• Improved timeline. A resizable timeline and multiple audio and title tracks make for easier editing. It's also easier to manage your default timing preferences.
  • Improved rendering capabilities. Greatly expanded rendering capabilities include the ability to do multipass rendering for higher quality. Also render for Apple TV, iPod, and iPhone with built-in presets.
  • New media browser. New media browser includes support for browsing Aperture libraries.
  • Automatic Updating. Automatic updating so that you're always using the latest version.

If you're interested in participating in the testing of this new update, please visit the Photo to Movie beta web page:

Other Photo to Movie Updates Available Too


The latest versions of Photo to Movie available for download from our website solve the Quicktime Error -61 issue that appears at the end of rendering when using QuickTime 7.2. In addition, Microsoft Windows users can download Photo to Movie 3.5.2, which is compatible with both Windows XP and Vista. All of these updates are free to licensed users and can be accessed here:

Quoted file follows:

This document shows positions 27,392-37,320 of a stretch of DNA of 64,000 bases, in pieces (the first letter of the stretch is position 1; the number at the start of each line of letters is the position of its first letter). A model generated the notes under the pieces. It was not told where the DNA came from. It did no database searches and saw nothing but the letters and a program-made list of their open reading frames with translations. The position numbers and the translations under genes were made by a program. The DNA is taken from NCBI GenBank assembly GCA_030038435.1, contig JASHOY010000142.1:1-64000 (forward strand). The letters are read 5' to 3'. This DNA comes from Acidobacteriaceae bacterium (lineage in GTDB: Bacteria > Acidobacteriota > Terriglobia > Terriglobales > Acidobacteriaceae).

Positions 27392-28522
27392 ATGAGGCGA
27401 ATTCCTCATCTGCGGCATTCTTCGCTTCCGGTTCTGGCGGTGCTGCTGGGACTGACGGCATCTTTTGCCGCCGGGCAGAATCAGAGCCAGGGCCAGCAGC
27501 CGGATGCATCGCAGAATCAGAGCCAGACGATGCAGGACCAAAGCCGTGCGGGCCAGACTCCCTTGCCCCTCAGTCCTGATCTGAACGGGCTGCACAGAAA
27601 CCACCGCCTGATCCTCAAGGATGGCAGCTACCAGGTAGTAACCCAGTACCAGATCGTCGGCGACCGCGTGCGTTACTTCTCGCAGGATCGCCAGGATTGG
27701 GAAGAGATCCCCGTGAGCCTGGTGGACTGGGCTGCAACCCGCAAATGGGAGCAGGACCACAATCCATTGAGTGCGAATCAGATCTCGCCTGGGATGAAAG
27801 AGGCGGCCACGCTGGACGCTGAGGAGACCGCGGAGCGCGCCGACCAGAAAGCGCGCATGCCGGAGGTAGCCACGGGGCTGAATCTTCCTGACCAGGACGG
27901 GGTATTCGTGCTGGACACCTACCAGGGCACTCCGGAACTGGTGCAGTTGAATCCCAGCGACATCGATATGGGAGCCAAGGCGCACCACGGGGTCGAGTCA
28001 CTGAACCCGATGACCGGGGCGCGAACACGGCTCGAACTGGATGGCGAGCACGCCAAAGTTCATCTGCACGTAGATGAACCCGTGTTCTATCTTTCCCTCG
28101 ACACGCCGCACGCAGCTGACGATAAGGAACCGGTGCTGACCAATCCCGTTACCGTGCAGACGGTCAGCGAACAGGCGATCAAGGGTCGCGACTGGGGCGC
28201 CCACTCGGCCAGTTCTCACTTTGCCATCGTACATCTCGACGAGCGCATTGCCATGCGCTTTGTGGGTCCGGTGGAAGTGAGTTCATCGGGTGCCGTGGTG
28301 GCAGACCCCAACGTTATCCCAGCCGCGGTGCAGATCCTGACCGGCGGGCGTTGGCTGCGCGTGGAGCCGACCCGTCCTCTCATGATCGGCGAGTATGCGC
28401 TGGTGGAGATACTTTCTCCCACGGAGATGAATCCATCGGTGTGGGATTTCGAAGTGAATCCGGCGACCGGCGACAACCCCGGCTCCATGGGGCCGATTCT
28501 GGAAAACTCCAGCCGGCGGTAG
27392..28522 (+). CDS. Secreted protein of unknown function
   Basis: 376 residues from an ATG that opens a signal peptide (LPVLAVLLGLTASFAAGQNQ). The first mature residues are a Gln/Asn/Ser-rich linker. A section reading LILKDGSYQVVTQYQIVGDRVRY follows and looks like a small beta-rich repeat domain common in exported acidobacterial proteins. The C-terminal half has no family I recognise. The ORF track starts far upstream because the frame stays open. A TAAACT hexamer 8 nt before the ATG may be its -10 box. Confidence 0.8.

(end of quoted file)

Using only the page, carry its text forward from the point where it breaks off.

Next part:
We'd also like to remind you that a cross-platform box is now available through all Apple stores and online at All you need to do is buy the software and pop in the CD, regardless of your operating system!

Photo to Movie at

Photo to Movie at

Did You Know?

Using H.264 to Create Professional-Grade Slideshows


Quicktime users have a powerful codec at their disposal (a codec is the software used to compress a finished video) that's as simple to use as clicking a few extra buttons in Photo to Movie. H.264, one of the latest advances in video technology contained in Quicktime, offers clean, crisp, high-quality video that maximizes hard drive space without compromising the beauty of your vision. If you have the latest version of Quicktime 7 installed then follow these easy steps to make the most of your slideshow.